Just three days after financial reform's enactment, Chairman Alan Greenspan began staking out the Federal Reserve Board's turf as top overseer of diversified conglomerates.

"The Federal Reserve retains the overall responsibility for financial services holding companies with bank subsidiaries," Mr. Greenspan said in a speech Monday. "If the bank is large and/or a significant part of the organization, both law and good supervisory and stabilization policies require an active umbrella supervisor."

President Clinton made history Friday by signing the Gramm-Leach-Bliley Act of 1999, which repealed the laws separating commercial and investment banking and prohibiting bank holding companies from underwriting insurance. To give regulators time to prepare, cross-industry mergers will not be allowed until mid-March.

Addressing the annual meeting of the American Council of Life Insurers, Mr. Greenspan said the Fed's "major emphasis will be on protecting the bank subsidiary and on the risk management of the consolidated entity."

The law establishes the central bank as the primary regulator of holding companies, and provides for so-called "functional regulation" of financial activities by state and federal agencies. For instance, the Securities and Exchange Commission will still oversee securities underwriting and sales units, and state insurance commissioners will continue supervising insurance products.

Getting regulators to cooperate this way, however, is easier said than done.

Industry officials are taking a second look at the intricacies of the law's regulatory scheme after being sidetracked for months on fights over community reinvestment requirements, customer privacy, and other higher-profile issues.

"Now that our nation's financial services delivery system has been overhauled, the way in which our business is regulated -- today and tomorrow -- is on everybody's mind," said ACLI president Carroll A. Campbell Jr. "It is imperative that our system of regulation be modernized to keep pace" with market changes.

Mr. Campbell predicted that conflicts would arise among various regulators, especially at the beginning, but that government officials would eventually reconcile their roles and smooth the process. "It will take a little shaking out," he said. "In the end, it's going to be good."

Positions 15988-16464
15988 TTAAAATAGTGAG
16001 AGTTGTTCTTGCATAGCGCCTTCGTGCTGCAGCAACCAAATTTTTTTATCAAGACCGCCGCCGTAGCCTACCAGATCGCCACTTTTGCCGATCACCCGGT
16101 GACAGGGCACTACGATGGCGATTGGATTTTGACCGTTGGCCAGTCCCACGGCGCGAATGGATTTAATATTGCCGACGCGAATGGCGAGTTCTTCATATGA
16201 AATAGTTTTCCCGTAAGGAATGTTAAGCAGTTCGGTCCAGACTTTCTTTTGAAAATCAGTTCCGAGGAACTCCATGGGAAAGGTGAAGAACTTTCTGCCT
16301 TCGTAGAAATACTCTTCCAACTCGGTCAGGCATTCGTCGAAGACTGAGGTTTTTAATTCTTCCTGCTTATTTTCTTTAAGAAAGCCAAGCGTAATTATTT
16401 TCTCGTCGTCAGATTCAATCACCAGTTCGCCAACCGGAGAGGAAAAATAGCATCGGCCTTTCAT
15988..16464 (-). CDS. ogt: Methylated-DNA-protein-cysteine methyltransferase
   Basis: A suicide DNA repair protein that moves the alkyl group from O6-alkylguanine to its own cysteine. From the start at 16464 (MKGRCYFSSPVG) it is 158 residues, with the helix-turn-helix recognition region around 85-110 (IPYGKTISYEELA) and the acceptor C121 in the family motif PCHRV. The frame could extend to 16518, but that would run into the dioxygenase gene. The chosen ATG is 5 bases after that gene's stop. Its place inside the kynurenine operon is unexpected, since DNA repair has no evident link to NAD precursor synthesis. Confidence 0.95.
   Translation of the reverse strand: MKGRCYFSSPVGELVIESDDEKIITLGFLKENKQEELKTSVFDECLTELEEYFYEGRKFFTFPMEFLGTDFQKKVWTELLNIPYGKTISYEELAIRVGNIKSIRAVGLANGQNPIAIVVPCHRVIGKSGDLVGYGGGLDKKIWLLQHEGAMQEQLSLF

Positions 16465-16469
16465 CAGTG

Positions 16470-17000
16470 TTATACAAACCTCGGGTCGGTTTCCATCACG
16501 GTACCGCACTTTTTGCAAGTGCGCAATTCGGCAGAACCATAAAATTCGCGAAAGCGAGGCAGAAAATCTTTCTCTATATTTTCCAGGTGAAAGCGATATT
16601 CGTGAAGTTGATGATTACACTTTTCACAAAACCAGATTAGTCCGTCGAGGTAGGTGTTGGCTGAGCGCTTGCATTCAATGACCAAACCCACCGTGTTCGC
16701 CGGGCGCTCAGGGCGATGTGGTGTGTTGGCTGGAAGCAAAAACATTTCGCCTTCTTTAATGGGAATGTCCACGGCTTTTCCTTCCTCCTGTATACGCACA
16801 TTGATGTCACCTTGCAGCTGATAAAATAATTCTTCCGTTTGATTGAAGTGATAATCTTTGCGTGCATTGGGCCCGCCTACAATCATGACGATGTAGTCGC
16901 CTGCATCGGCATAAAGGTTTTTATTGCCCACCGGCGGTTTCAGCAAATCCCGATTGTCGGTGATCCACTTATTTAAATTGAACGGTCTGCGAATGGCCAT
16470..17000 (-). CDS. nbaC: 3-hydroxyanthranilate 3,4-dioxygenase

Others are more skeptical, saying the law's regulatory provisions mostly represent political deals that were made just to get the bill passed by Congress and signed by the President.

"It's not a unified whole in terms of setting forth a comprehensive, sensible regulatory framework," said John B. Chesson, senior legislative counsel for the National Association of Insurance Commissioners.

But Mr. Greenspan sought in his remarks to defuse concerns about regulatory infighting or duplicative regulation. "It is clear from the letter and the spirit of the Gramm-Leach-Bliley Act that bank regulators and the holding company supervisor are to give great deference to the functional regulators," he said. "This arrangement will work well, if and as the parties cooperate. We fully expect that will be the case. There will understandably be some tensions as we all move up the learning curve."

The law creates "real and effective limits" to prevent the Fed from butting in on the "first-level" supervisors, he said. However, he said, the Fed will intervene to preserve the health of a bank affiliate by, for example, imposing more restrictions on relationships among banks, affiliates, and their customers beyond the law's limits on investments and lending among these parties. In extreme cases, the Fed could order divestiture of risky affiliates or the bank itself from the parent company, he said.

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